Good gardeners aren’t born with “green thumbs” that give them mystical powers to make any plant thrive. Gardening is like any endeavor. The more you know, the more success you’re likely to have.
Every setback can serve as a learning experience and evidence for the saying that “Everything I learned about gardening can be found in my compost pile.”
One way to speed up the process is by taking advantage of the knowledge of those who have killed their petunias and dogwood trees before you.
Here are some of the most important woes that our “foregardeners” would warn you about:
1.Not improving lousy soil. If you’re blessed with reasonably good soil, just loosen and plant. But if you’re starting with soil that’s more of a sand pile, clay pit, quarry-in-waiting or compacted subsoil left behind by home construction, plan on some remediation.
One school of thought advises rototilling or deeply digging the ground to at least 10 or 12 inches deep, then working about 2 inches of compost, rotted leaves or similar organic matter into it.
A second school of thought advises topping the landscape-bed-to-be with about 12 inches of wood chips and then waiting at least six weeks for decomposition to start. Then the chips can be pulled back to plant and move among the plants as mulch.
You only need to do either of these once — before planting. From then on, just keep a two- to three-inch layer of organic matter over the surface and let the earthworms and microbes be your “soil improvers.”
2. Planting too closely. This common blunder includes planting plants too closely to one another, as well as too closely to the house. Crowding sets you up for a jungle look within a few years, sets the stage for unnecessary pruning, and makes plants more prone to disease since crowded foliage doesn’t dry as well.
Determine the mature width of your new plant and space according to that — not its current size. A good rule of thumb: Add mature widths together and divide by two, then plant no closer than that. (Example: 8-foot holly beside a 4-foot spirea. 8+4=12, divide by 2, equals 6-foot minimum spacing.)
To space from houses, simply divide the mature width in half and plant no closer than that. Example: An 8-foot holly should go no closer than 4 feet from the house.)
3. Too-deep planting. This one’s a major killer of trees. Planting deeply doesn’t make a tree less likely to blow over. It’s likely to suffocate the roots and rot the buried bark.
Before planting a new tree, identify its “root flare” — the area at the base of the trunk where it begins to slightly widen. Plant so that this flare is just above grade.
Be aware that potted and balled-and-burlapped trees are often already planted too deeply in their pots and bags. You may need to excavate soil to expose the flare.
4. Poor planting practices. Go wide but not overly deep with those holes when planting trees and shrubs. Most roots spread out within the top one to two feet of the surface as opposed to going straight down deeply.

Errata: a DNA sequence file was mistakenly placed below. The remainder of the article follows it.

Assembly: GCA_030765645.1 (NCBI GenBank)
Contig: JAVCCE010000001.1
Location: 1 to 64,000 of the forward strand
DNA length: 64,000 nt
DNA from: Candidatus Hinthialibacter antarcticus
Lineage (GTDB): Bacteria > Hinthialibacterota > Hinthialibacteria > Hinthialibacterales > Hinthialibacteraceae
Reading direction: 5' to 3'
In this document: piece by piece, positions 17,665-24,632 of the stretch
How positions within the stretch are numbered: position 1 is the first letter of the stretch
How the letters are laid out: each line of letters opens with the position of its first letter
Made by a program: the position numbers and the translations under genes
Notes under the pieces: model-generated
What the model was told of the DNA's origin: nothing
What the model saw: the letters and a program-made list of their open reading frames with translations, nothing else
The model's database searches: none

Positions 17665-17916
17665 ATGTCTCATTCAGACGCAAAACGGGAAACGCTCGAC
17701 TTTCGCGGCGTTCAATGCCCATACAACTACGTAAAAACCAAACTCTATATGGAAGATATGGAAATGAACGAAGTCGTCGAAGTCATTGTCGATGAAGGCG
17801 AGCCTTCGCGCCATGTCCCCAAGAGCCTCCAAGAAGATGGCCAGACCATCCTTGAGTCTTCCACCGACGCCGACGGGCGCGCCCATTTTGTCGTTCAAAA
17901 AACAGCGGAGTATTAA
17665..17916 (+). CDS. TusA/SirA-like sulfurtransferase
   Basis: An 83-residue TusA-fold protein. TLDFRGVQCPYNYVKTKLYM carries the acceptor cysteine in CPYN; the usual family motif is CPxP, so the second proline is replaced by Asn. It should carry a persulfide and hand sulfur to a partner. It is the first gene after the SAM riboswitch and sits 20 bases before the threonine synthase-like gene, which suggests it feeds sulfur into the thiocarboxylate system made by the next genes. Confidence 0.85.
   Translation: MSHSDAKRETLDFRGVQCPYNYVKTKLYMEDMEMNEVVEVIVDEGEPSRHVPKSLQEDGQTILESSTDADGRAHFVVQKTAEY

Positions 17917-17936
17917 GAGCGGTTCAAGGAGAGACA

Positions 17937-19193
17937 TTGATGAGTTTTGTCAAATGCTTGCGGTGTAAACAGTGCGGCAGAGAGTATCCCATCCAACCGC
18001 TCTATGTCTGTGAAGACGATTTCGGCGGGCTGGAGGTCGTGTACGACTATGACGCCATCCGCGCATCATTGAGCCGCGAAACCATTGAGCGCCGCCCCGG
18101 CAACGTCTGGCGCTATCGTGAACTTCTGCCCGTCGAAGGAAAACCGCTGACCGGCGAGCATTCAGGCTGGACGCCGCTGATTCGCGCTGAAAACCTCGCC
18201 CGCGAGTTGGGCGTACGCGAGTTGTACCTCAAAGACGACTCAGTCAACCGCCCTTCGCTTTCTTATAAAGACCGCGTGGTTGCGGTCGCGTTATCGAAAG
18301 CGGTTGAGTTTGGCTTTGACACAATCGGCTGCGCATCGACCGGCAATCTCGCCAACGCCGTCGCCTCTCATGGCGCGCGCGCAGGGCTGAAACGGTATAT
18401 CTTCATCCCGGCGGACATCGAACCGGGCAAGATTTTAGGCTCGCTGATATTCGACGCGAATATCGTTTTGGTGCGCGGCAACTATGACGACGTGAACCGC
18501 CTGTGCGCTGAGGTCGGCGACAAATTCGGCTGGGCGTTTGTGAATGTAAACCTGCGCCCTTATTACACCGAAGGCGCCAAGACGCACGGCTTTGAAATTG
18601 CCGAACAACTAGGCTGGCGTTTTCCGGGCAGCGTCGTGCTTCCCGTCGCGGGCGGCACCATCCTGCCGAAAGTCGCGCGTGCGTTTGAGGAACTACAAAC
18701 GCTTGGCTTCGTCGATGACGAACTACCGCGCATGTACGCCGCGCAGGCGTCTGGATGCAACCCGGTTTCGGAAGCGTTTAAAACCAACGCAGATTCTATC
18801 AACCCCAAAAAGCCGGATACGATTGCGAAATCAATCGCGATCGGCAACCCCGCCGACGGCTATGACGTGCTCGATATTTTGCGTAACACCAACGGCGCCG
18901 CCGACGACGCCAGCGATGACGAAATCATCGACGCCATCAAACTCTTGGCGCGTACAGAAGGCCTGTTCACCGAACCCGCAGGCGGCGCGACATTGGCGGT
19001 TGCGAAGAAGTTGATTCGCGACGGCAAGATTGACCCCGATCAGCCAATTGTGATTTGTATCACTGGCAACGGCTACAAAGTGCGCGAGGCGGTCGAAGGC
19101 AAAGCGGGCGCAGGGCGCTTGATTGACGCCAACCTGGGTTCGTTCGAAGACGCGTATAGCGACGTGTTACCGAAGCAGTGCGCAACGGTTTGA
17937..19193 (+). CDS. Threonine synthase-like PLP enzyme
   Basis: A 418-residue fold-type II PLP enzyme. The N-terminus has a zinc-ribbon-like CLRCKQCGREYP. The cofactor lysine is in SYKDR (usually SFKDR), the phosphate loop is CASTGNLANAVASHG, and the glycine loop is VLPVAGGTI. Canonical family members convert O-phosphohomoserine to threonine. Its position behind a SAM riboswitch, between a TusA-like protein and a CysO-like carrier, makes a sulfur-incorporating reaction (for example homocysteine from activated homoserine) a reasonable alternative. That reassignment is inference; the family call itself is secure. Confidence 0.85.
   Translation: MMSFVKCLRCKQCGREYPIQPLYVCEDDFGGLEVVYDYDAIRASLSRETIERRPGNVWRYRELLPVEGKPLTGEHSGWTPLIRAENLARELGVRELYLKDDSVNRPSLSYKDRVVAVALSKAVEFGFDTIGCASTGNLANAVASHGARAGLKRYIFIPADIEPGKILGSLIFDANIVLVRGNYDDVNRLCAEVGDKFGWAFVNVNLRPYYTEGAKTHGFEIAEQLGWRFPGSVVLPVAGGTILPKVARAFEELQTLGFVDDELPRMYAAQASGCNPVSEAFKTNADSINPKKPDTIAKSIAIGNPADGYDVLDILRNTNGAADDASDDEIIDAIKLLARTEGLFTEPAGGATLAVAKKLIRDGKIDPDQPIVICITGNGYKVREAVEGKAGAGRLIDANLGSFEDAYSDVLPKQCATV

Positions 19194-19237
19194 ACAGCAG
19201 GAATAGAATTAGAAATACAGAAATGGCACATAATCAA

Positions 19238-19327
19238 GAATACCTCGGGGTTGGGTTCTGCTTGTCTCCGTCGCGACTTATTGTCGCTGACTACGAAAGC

Dig holes for your trees and shrubs three to five times as wide as the root ball but only as deep as the root ball (so the soil doesn’t settle underneath and cause the root balls to sink). Fray out circling roots, and don’t plant too deeply. Tamp the soil and water well after planting.
5. Mulching miscues. You can overdo it or underdo it with mulch, which is the coarse wood or organic matter used on soil surfaces to discourage weeds and retain soil moisture.
Too much mulch can cause the same problems as planting too deeply. Too little won’t stop weeds or retain moisture very well. Especially be careful not to pack mulch up against the stems and trunks of plants. That can rot the stems and bark and possibly kill the plants.
Two to three inches of organic mulch (i.e. bark mulch, chopped leaves, pine straw, shredded hardwood) is ideal around trees and shrubs. One to two inches is fine around flowers.
6. Watering blunders. Your goal is to keep the soil consistently damp (never soggy) all around the root ball and to just below it. That encourages roots to grow out toward the water without rotting them.
The best way to gauge the amount: water slowly enough that the water soaks in instead of runs off for the time you think is right. Wait 10 or 15 minutes and use a stick or probe to go down beside the root ball to see how deeply the soil has been moistened.
If it’s excessively wet, cut back next time. If it’s not wet deeply enough, you’ll need to water more or for longer.
Once you know the time and amount that’s just right for that bed, deliver it according to weather and plant size.
Plants with bigger root balls, such as trees and shrubs, are best soaked deeply once or twice a week. Vegetables, annual flowers and newly planted perennials are best watered two to three times a week in hot, dry weather since their roots are shallower and closer to the surface (which dries out fastest).
You won’t need to water as much when it’s cooler and cloudier and probably not at all if a soaking rain does the deed for you.
Pay more careful attention to regularly watering young plants, ones with roots that are limited and more at risk from dry soil.
7. Picking problem-prone plants. Plants have their own particular site preferences (especially when it comes to light and soil moisture), and some are pickier about them than others. Some do a good job of adapting to a variety of sites, while others need close to ideal conditions or else they’ll struggle and possibly die.
Courtesy of Penn Lines.
Photos by George Weigel